United States Supreme Court Justice Sonia Sotomayor’s memoir, My Beloved World, will be released in just a few days, which means it will be available to the world just a few weeks before her conservative colleagues on the High Court (almost certainly) announce that they have struck down the policy of affirmative action in higher education.No surprise here. If there is one theme in the book, if there is one lesson from the wise Latina’s remarkable life, it is that Sotomayor has always had a great gift for being in the right place at the right time.
Both in the short term and for posterity, Sotomayor’s work will serve as a prebuttal to what Chief Justice John Roberts and company are poised to do. The presence on the Court of the newest justice herself, and her personal story of relentless achievement, are a direct answer, rich and detailed, to some of the harsher questions the conservatives posed in October when they held oral argument in Fisher v. University of Texas. What is the value of affirmative action in academia? Well, in the best-case scenario, it can produce a Sonia Sotomayor.
“There are uses to adversity,” the 111th justice in American history writes, “and they don’t reveal themselves until tested.” She was tested. Boy, was she tested. Her parents fought. Her father was an alcoholic. He died at an early age. She was diagnosed as a child with diabetes. She had to give herself the insulin shots. The family was never financially comfortable. Her explanation for why she is where she is today in life? “I’ve never had to face anything that could overwhelm the native optimism and stubborn perseverance I was blessed with.”
If you buy this book because you want insight into Justice Sotomayor’s legal philosophy, you will be disappointed. You are better off reading her dissent in the Jicarilla Apache Nation case in 2011, or her more recent dissent in Hodge v. Kentucky — a capital case last month in which all of her colleagues on the High Court blew off a condemned man’s appeal, after the state supreme court had acknowledged that the man’s trial lawyer was “constitutionally deficient” for failing to investigate or introduce any “mitigating evidence” on his client’s behalf.
Sotomayor writes that the “very existence” of prosecutors and defence attorneys “depends on a shared acceptance of the law’s judgment as properly superseding the passion of either side for a desired outcome.” Ultimately, she writes, “the good of neither the accused nor society is served without the recognition that the integrity of the system must be set above the expedient purposes of either side.” Perhaps the closest Justice Sotomayor ever comes in the book to revealing a core judicial philosophy is when she offers up this:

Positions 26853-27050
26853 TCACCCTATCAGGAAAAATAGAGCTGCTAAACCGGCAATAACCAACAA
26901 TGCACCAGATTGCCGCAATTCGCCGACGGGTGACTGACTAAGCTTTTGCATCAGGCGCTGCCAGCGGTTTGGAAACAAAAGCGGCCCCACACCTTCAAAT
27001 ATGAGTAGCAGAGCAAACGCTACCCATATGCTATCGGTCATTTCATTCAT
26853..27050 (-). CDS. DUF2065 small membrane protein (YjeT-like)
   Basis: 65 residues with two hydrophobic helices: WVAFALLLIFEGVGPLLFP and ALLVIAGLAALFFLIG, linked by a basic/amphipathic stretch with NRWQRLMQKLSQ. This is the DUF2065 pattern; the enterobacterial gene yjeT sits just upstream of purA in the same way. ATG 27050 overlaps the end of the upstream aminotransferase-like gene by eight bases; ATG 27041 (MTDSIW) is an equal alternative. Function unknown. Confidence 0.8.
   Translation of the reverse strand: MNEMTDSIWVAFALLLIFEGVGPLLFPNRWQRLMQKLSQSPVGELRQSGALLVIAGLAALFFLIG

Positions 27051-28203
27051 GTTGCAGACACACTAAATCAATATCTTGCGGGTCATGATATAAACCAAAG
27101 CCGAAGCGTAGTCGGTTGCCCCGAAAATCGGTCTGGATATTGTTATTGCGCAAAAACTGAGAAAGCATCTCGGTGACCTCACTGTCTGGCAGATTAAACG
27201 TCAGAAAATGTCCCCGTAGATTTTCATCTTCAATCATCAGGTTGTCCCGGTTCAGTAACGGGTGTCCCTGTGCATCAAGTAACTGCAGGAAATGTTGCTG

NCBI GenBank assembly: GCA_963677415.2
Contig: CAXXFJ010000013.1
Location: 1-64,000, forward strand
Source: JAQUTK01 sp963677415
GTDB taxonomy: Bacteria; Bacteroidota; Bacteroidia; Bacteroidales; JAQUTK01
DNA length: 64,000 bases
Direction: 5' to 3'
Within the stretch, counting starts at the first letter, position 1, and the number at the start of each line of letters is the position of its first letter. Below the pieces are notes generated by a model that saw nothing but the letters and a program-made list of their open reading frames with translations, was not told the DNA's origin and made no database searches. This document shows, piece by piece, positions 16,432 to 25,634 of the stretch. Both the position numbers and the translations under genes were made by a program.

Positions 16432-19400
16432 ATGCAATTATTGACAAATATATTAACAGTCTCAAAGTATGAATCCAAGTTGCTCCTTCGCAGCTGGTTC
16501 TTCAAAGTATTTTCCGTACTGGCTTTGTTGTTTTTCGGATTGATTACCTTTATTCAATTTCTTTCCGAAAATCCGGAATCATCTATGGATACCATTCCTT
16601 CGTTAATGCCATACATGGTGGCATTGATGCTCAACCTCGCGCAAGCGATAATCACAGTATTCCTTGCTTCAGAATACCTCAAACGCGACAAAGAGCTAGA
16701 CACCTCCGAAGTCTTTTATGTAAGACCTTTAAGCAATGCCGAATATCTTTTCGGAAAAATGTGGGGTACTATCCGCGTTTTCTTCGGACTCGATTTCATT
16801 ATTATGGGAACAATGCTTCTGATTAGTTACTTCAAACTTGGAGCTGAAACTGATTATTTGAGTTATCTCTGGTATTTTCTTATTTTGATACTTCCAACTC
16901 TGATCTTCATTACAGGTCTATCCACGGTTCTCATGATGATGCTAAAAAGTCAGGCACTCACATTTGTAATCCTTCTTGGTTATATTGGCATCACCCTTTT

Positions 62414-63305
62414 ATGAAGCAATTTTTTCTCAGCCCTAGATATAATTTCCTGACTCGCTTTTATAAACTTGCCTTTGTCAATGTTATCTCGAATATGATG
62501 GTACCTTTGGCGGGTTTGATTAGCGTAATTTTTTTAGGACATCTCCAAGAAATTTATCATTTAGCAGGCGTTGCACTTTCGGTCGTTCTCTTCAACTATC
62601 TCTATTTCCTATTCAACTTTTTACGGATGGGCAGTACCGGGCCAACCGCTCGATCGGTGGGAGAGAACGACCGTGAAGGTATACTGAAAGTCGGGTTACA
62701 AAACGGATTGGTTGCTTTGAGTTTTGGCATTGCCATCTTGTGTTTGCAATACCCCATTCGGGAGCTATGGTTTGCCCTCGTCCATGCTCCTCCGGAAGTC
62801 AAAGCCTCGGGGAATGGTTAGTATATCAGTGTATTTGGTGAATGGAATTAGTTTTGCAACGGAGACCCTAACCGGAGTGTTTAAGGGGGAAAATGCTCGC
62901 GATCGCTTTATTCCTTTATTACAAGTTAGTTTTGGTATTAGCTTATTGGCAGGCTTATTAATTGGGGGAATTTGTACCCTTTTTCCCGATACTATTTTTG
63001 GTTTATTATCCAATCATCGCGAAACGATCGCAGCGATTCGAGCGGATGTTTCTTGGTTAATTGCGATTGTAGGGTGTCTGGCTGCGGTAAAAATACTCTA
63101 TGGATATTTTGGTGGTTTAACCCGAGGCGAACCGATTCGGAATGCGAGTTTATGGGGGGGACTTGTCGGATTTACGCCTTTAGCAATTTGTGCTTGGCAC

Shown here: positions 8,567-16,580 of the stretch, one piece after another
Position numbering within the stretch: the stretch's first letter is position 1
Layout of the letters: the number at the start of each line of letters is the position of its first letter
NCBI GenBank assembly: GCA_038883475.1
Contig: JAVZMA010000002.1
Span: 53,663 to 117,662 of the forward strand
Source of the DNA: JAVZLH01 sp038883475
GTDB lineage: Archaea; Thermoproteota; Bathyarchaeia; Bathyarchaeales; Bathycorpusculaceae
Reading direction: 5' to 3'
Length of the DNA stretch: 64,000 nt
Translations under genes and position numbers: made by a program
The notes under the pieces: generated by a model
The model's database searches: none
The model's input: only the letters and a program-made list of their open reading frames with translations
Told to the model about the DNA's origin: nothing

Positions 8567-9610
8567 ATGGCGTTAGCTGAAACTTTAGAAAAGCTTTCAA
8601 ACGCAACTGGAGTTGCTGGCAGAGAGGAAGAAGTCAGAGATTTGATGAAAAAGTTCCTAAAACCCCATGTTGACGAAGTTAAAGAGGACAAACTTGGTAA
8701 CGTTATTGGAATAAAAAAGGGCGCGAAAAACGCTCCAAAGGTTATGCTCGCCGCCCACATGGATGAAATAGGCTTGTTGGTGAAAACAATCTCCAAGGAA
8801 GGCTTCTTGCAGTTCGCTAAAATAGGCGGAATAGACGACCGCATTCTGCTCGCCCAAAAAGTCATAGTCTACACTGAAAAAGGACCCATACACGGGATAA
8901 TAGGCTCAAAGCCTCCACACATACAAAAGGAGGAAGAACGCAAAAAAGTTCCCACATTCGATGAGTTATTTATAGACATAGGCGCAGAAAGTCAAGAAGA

There is indeed something deeply wrong with a person who lacks principles, who has no moral core. There are, likewise, certainly values that brook no compromise, and I would count among them integrity, fairness and the avoidance of cruelty.
But I have never accepted the argument that principle is compromised by judging each situation on its own merits, with due appreciation of the idiosyncrasy of human motivation and fallibility. Concern for individuals, the imperative of treating them with dignity and respect for their ideas and needs, regardless of one’s own views — there too are surely principles and as worthy as any of being deemed inviolable.
But if you buy this book hoping for a personal story of perseverance, for a story about an imperfect person who rises above her circumstances through hard work, for a story about how both nature and nurture can be mastered, you will likely breeze through My Beloved World and recognise it as the confirmation hearing Sotomayor wanted but never received. Here is a woman who feared failure; here is a woman who constantly strove to do better; here is a woman who ultimately accepted the personal consequences of her professional choices. “In the end,” she writes, “I sold my wedding ring to pay the lawyer who handled the divorce.”
“I have always felt that the support I’ve drawn from those closest to me has made the decisive difference between success and failure,” she writes in an early passage about her personal journey. But the line also could serve as the epitaph for affirmative action itself. After all, school administrators seek diversity in their classrooms because when a student of one race or ethnicity “supports” a student of another — intellectually, academically, or otherwise — it’s a transfer that transcends whatever words or gestures are shared. It’s a transfer of cultural beliefs, and of backgrounds, something far greater than merely the sum of its parts.